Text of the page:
Legends
Narrative

The Legend of Boggy Creek

The interviewer’s comments are denoted through initials JK, while the interviewee’s responses are denoted through initials MB.

 

 

MB: The one I remember growing up with they used to scare us with the Legend of Boggy Creek.  It was not in our area, it was by Fouke, Arkansas.  F-O-U-K-E Arkansas.  And um- so this guy claims that he was attacked in his home by a umm, like a big hairy, 7 foot guy, like a big hairy man.  Long arms, kinda like half ape, half man.  And he went to the hospital and he did have a bunch of scratches and cuts, and he was in shock.  He was treated for all those things.  So this was like in the 70s actually, so I don’t know how folklore it is, but his neighbors said that they had seen some things, they had heard some rustling around his home and so they weren’t disputing his claims.  They even said they had shot the thing, but they never saw any blood, and couldn’t find it after they had fired.  But nobody else could really believe the guy, but when people went back to his house there were these strange claw marks all over the guys front door and front porch and everything.  And I think they ended up making a documentary movie out of it.  I’m pretty sure they did.  So that used to scare us all the time.

 

JK: So was that near your place in Hot Springs?

 

MB: No, it was Boggy Creek in Fouke which is a lot further south, closer to Texas and Louisiana.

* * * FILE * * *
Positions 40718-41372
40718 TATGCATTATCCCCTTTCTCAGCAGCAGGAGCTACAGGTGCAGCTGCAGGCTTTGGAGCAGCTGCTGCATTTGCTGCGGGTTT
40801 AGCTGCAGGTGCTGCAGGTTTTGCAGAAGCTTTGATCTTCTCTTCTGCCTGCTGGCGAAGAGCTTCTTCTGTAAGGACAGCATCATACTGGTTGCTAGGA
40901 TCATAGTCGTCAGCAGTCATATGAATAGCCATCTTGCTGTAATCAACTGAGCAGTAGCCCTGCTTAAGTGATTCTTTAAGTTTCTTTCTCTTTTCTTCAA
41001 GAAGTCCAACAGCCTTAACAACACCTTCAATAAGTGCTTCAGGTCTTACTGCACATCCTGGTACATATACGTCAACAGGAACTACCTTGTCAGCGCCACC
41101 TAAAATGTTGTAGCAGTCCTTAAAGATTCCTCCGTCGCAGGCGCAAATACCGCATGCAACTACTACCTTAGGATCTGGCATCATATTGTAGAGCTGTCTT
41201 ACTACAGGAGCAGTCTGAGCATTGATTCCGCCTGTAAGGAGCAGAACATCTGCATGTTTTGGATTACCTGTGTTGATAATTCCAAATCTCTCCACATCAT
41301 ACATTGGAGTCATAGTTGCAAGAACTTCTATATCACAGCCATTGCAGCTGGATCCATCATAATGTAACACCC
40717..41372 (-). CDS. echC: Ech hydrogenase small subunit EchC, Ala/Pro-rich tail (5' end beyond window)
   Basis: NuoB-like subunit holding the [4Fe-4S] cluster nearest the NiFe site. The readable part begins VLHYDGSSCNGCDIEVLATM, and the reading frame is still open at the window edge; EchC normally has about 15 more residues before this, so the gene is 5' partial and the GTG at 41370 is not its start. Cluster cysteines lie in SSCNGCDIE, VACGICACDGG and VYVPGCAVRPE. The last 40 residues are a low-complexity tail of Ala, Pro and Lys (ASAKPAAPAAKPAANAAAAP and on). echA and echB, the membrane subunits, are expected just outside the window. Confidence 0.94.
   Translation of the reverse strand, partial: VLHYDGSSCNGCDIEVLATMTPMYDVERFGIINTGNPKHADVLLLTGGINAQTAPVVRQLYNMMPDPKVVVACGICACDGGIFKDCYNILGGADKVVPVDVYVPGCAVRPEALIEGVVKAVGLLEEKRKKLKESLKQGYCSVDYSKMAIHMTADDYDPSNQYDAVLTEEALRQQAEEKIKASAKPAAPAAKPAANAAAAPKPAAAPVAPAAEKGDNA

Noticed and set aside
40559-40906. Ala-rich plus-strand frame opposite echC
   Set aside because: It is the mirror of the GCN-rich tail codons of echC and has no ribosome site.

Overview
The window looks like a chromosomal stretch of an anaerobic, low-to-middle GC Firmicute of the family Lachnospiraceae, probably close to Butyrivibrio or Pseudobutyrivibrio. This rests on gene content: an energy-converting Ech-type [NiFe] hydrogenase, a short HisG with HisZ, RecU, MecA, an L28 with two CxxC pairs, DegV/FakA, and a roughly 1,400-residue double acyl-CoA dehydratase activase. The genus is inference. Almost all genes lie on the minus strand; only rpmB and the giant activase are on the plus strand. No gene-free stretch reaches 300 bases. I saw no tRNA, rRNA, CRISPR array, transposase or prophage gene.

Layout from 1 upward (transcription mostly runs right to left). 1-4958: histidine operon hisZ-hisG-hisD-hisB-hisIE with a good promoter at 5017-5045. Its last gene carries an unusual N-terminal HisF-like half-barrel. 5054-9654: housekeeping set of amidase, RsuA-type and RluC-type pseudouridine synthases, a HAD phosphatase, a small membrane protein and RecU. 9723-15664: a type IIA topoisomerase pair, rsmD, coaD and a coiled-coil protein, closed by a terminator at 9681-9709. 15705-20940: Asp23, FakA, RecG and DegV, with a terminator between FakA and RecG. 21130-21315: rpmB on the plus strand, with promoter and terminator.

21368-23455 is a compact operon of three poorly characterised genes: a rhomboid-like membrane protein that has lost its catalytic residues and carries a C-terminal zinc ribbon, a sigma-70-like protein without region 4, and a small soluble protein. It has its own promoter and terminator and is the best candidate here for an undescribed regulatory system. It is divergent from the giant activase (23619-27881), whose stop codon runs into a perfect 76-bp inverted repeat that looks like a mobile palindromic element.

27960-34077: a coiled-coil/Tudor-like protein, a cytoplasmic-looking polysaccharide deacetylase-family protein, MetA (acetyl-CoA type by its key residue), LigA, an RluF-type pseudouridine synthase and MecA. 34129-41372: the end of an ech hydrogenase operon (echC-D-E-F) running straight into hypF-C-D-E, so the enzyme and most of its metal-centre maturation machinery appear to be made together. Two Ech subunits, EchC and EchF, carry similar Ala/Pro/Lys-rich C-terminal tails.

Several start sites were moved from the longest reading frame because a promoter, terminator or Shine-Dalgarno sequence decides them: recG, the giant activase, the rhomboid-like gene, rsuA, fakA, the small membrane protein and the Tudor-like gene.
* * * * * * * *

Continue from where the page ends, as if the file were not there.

On sleepovers and bunking parties we’d all talk about it.  It was just a ghost story, but it had enough truth to it it wasn’t a ghost story to us, you know?  I think it was also called the Fouke Monster.  Just like this sasquatch like creature that would haunt all these creeks in Southern Arkansas.  So he would just hang out in the creek system.  And you know why that was so scary for us to?  Because we had a creek running underneath our house, our first house, so that was pretty scary.

 

Conclusion:


This sounded like a classic monster story.  The informant, an Arkansas native, admitted to me that she thinks there are more stories of monsters in the south than there are up north– where she currently resides.  I asked her why she believed this and she told me it’s because people are “a little crazier down that way.”  I liked how this legend gained steam in the minds of the informant and her friends when they would talk about it at sleepovers.  I think getting psyched out with your friends over a monster story at young age is something anyone can relate to.

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